The subzero temperatures seized large parts of the Northeast and the Midwest, where as many as 75 million Americans live. By Wednesday night, 85 percent of the U.S. land area and 230 million Americans will have experienced freezing temperatures, forecasters said.
Chicago's temperature fell to 15 degrees below zero. Fargo, North Dakota, hit minus 31 degrees. Minneapolis reached minus 27 degrees. As of 1 p.m. CT (2 p.m. ET) Wednesday, it was 0 degrees in both Cleveland and Buffalo, New York.
"Historic cold, unprecedented cold, these are all adjectives you could use to describe this," Kathryn Prociv, a meteorologist for NBC News, said.
"These are some of the coldest temperatures an entire generation has ever felt, talking about the millennials," Prociv said. "A lot of these temperatures will be the coldest since about 1994, when a lot of them were just being born."
The U.S. Postal Service said it would suspend delivery services Wednesday in Chicago, Minnesota, western Wisconsin, Iowa and western Illinois. There will also be no mail or package pickups, it said.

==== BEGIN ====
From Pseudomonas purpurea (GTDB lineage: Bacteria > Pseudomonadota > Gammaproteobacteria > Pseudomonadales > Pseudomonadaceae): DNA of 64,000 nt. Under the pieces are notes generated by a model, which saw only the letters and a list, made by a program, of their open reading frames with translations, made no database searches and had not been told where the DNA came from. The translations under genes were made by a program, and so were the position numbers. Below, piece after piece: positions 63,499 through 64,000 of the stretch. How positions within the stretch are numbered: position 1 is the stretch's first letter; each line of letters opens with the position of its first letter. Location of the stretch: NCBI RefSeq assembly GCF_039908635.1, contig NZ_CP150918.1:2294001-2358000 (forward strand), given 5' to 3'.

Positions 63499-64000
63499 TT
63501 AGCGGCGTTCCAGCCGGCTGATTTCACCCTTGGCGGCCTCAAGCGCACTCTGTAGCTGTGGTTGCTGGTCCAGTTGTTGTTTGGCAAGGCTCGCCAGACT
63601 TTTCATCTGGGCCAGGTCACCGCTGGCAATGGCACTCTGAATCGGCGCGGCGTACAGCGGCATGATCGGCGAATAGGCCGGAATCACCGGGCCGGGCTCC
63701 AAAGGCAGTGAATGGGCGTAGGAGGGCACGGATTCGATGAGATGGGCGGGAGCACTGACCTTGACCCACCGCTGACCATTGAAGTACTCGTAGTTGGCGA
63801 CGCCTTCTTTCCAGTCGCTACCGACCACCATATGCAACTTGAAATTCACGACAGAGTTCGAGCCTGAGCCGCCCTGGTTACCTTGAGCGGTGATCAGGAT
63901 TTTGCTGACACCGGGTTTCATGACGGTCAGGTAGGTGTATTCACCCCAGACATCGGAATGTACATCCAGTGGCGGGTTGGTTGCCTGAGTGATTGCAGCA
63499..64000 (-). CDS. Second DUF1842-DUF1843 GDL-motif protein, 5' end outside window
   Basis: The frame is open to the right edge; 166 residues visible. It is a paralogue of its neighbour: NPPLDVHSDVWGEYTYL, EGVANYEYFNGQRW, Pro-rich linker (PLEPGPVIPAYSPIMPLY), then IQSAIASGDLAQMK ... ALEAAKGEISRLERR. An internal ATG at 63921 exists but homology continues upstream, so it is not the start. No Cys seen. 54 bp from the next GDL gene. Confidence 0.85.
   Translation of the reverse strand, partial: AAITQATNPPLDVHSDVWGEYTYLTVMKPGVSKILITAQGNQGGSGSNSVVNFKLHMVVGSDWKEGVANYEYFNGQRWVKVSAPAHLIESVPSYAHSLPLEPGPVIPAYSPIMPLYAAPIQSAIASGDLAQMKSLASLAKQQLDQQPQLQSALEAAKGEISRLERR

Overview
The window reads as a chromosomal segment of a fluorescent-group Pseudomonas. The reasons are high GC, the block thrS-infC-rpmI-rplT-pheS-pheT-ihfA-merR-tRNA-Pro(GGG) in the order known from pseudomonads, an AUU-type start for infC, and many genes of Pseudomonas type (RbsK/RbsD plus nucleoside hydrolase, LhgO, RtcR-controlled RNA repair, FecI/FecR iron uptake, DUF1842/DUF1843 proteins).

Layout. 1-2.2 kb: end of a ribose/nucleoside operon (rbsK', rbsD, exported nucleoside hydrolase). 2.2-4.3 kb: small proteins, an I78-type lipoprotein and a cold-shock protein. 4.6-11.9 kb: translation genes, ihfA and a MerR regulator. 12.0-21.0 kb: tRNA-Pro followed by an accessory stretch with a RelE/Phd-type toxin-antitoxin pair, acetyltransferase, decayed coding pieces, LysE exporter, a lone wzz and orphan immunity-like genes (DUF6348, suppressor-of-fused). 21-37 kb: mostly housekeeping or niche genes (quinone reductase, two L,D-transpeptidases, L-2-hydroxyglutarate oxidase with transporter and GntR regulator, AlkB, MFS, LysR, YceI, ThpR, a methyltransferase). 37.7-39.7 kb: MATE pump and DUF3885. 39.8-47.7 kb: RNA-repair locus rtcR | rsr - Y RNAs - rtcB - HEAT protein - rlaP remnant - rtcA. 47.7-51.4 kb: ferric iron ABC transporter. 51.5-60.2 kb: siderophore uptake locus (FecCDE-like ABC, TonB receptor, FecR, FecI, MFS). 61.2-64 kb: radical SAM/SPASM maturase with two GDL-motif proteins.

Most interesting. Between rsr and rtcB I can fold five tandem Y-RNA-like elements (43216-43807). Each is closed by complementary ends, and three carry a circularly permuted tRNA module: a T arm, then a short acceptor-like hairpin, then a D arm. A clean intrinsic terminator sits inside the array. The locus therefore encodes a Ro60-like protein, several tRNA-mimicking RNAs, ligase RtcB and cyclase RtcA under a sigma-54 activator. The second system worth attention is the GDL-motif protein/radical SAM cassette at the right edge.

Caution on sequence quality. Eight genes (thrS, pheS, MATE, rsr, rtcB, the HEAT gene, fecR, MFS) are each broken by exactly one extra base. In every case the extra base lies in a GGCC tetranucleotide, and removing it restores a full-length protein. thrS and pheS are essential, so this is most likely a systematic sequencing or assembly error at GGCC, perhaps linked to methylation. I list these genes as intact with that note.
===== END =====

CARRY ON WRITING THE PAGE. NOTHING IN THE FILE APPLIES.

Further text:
"You're talking about frostbite and hypothermia issues very quickly, like in a matter of minutes, maybe seconds," said Brian Hurley, a meteorologist with the NWS' Weather Prediction Center.
For emergency responders, such conditions are life-threatening but a part of the job.
When any equipment gets wet, it "freezes to the ground," Rochester fire Capt. Greg Neumann said.
"Even the hose lines get froze up," Neumann told NBC affiliate KTTC. "They grab the snow, so everything is three times heavier than they actually are."
But in Kentucky, Gov. Matt Bevin complained that people just aren't tough enough. In an interview with WHAS radio of Louisville, Bevin said he wasn't happy that dozens of school districts were canceling classes Wednesday.
"Now we cancel school for cold," Bevin told host Terry Meiners. "I mean, there's no ice going with it or any snow. What happens to America? We're getting soft, Terry. We're getting soft."
Bevin said that he was being "only slightly facetious" and that he had a real concern — "that in America, on this and any number of other fronts, we're sending messages to our young people that if life is hard, you can curl up in the fetal position somewhere in a warm place and just wait 'til it stops being hard. And that just isn't reality."
(You can listen to the entire interview here.)